# Building Quadratic Functions to Describe Situations (Part 1)

ID: karop-tupuv
Illustrative Mathematics, CC BY 4.0
Subject: Algebra, Algebra 2
Standards: HSF-BF.A.1HSF-BF.A.1.aHSF-IF.A.2

17 questions

# Building Quadratic Functions to Describe Situations (Part 1)

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##### Notice and Wonder: An Interesting Numerical Pattern

1) Study the table.

﻿$\begin{array}{|c|c|c|c|c|c|c|} \hline \\[-1em] x & 0 & 1 & 2 & 3 & 4 & 5 \\[-1em] \\ \hline \\[-1em] y & 0 & 16 & 64 & 144 & 256 & 400 \\[-1em] \\ \hline \end{array}$﻿

What do you notice? What do you wonder?

##### Falling from the Sky

A rock is dropped from the top floor of a 500-foot tall building. A camera captures the distance the rock traveled, in feet, after each second.

2) How far will the rock have fallen after 6 seconds?

3) Show your reasoning.

Jada noticed that the distances fallen are all multiples of 16.

She wrote down:

﻿$\begin{array}{rcl} \\[-1em] 16 & = & 16 \cdot 1 \\[-1em] \\ \\[-1em] 64 & = & 16 \cdot 4 \\[-1em] \\ \\[-1em] 144 & = & 16 \cdot 9 \\[-1em] \\ \\[-1em] 256 & = & 16 \cdot 16 \\[-1em] \\ \\[-1em] 400 & = & 16 \cdot 25 \\[-1em] \end{array}$﻿

Then, she noticed that 1, 4, 9, 16, and 25 are ﻿$1^2,2^2,3^2,4^2$﻿ and ﻿$5^2$﻿.

4) Use Jada’s observations to predict the distance fallen after 7 seconds. (Assume the building is tall enough that an object dropped from the top of it will continue falling for at least 7 seconds.)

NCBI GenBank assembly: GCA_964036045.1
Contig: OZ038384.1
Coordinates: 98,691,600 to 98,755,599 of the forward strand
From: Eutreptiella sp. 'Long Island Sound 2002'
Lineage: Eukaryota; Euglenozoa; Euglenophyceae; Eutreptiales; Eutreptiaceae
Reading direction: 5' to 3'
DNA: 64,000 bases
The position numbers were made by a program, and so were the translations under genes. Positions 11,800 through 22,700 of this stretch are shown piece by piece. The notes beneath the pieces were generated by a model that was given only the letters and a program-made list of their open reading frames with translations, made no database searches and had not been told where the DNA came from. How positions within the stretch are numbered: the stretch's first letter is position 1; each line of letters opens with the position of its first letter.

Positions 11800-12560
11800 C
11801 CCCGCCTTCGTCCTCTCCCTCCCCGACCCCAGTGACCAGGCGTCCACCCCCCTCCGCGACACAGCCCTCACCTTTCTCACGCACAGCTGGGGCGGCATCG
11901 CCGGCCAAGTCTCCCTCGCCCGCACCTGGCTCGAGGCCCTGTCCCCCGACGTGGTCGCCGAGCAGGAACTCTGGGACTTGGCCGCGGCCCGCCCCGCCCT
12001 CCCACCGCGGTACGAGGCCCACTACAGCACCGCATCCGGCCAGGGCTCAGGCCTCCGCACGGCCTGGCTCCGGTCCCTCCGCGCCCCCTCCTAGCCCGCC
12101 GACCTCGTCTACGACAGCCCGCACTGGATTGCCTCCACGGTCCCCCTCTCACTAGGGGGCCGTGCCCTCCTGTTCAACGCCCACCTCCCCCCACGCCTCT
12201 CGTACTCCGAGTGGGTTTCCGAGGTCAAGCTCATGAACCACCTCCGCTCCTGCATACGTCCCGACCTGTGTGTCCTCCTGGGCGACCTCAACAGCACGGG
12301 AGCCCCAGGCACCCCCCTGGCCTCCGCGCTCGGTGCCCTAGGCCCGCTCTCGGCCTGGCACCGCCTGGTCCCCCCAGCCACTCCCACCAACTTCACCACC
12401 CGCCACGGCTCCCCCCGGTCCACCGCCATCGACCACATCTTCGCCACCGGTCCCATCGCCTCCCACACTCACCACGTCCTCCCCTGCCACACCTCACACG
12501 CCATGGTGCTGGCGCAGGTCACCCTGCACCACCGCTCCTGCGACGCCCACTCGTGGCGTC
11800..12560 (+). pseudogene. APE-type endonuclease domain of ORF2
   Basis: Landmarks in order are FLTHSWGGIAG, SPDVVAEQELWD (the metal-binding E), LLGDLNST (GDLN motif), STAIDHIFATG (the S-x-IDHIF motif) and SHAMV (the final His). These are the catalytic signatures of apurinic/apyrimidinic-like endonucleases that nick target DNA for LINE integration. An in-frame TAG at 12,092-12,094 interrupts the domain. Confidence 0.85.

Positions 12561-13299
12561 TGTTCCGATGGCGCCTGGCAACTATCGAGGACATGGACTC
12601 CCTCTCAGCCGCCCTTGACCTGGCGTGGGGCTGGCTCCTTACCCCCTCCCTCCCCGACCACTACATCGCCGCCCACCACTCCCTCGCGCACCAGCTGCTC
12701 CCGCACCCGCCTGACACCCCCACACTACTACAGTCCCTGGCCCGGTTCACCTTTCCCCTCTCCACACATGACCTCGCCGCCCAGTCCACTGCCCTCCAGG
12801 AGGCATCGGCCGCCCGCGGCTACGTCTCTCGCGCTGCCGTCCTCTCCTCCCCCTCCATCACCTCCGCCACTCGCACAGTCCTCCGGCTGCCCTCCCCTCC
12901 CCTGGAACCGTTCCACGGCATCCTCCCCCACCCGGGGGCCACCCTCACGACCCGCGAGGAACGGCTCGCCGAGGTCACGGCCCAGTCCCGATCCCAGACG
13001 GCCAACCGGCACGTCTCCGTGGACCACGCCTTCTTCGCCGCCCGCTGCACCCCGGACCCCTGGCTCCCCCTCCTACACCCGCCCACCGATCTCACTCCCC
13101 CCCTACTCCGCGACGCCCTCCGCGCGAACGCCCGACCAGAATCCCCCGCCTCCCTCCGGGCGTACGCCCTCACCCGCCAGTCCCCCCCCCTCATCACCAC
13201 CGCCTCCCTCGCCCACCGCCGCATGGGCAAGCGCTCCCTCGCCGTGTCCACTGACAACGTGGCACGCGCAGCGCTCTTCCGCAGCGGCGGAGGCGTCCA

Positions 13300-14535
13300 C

5) Show your reasoning.

6) Write an equation for the function, with ﻿$d$﻿ representing the distance dropped after ﻿$t$﻿ seconds.

##### Galileo and Gravity

Galileo Galilei, an Italian scientist, and other medieval scholars studied the motion of free-falling objects. The law they discovered can be expressed by the equation ﻿$d=16 \cdot t^2$﻿, which gives the distance fallen in feet,﻿$d$﻿, as a function of time, ﻿$t$﻿, in seconds.

An object is dropped from a height of 576 feet.

7) How far does it fall in 0.5 seconds?

Show Work

To find out where the object is after the first few seconds after it was dropped, Elena and Diego created different tables.

﻿$\begin{array}{cc} \text{Elena's table:} & \text{Diego's table:} \\ \begin{array}{|c|c|} \hline \\[-1em] \textbf{time (seconds)} & \textbf{distance fallen (feet)}\\[-1em] \\ \hline \\[-1em] 0 & 0 \\[-1em] \\ \hline \\[-1em] 1 & 16 \\[-1em] \\ \hline \\[-1em] 2 & 64 \\[-1em] \\ \hline \\[-1em] 3 & \\[-1em] \\ \hline \\[-1em] 4 & \\[-1em] \\ \hline \\[-1em] t & \\[-1em] \\ \hline \end{array} & \begin{array}{|c|c|} \hline \\[-1em] \textbf{time (seconds)} & \textbf{distance from the ground (feet)}\\[-1em] \\ \hline \\[-1em] 0 & 576 \\[-1em] \\ \hline \\[-1em] 1 & 560 \\[-1em] \\ \hline \\[-1em] 2 & 512 \\[-1em] \\ \hline \\[-1em] 3 & \\[-1em] \\ \hline \\[-1em] 4 & \\[-1em] \\ \hline \\[-1em] t & \\[-1em] \\ \hline \end{array}\end{array}$﻿

8) How are the two tables alike?

9) How are they different?

Here is Elena's table.

﻿$\begin{array}{|c|c|} \hline \\[-1em] \textbf{time (seconds)} & \textbf{distance fallen (feet)}\\[-1em] \\ \hline \\[-1em] 0 & 0 \\[-1em] \\ \hline \\[-1em] 1 & 16 \\[-1em] \\ \hline \\[-1em] 2 & 64 \\[-1em] \\ \hline \\[-1em] 3 & \text{Cell A} \\[-1em] \\ \hline \\[-1em] 4 & \text{Cell B} \\[-1em] \\ \hline \\[-1em] t & \text{Cell C} \\[-1em] \\ \hline \end{array}$﻿

Determine the values that belong in the missing cells.

10) Cell A:

Show Work

11) Cell B:

Show Work

12) Cell C:

Show Work

13) Explain your reasoning.

Here is Diego's table.

﻿$\begin{array}{|c|c|} \hline \\[-1em] \textbf{time (seconds)} & \textbf{distance from the ground (feet)}\\[-1em] \\ \hline \\[-1em] 0 & 576 \\[-1em] \\ \hline \\[-1em] 1 & 560 \\[-1em] \\ \hline \\[-1em] 2 & 512 \\[-1em] \\ \hline \\[-1em] 3 & \text{Cell A} \\[-1em] \\ \hline \\[-1em] 4 & \text{Cell B} \\[-1em] \\ \hline \\[-1em] t & \text{Cell C} \\[-1em] \\ \hline \end{array}$﻿

Determine the values that belong in the missing cells.

14) Cell A:

Show Work

15) Cell B:

Show Work

16) Cell C:

Show Work

17) Explain your reasoning.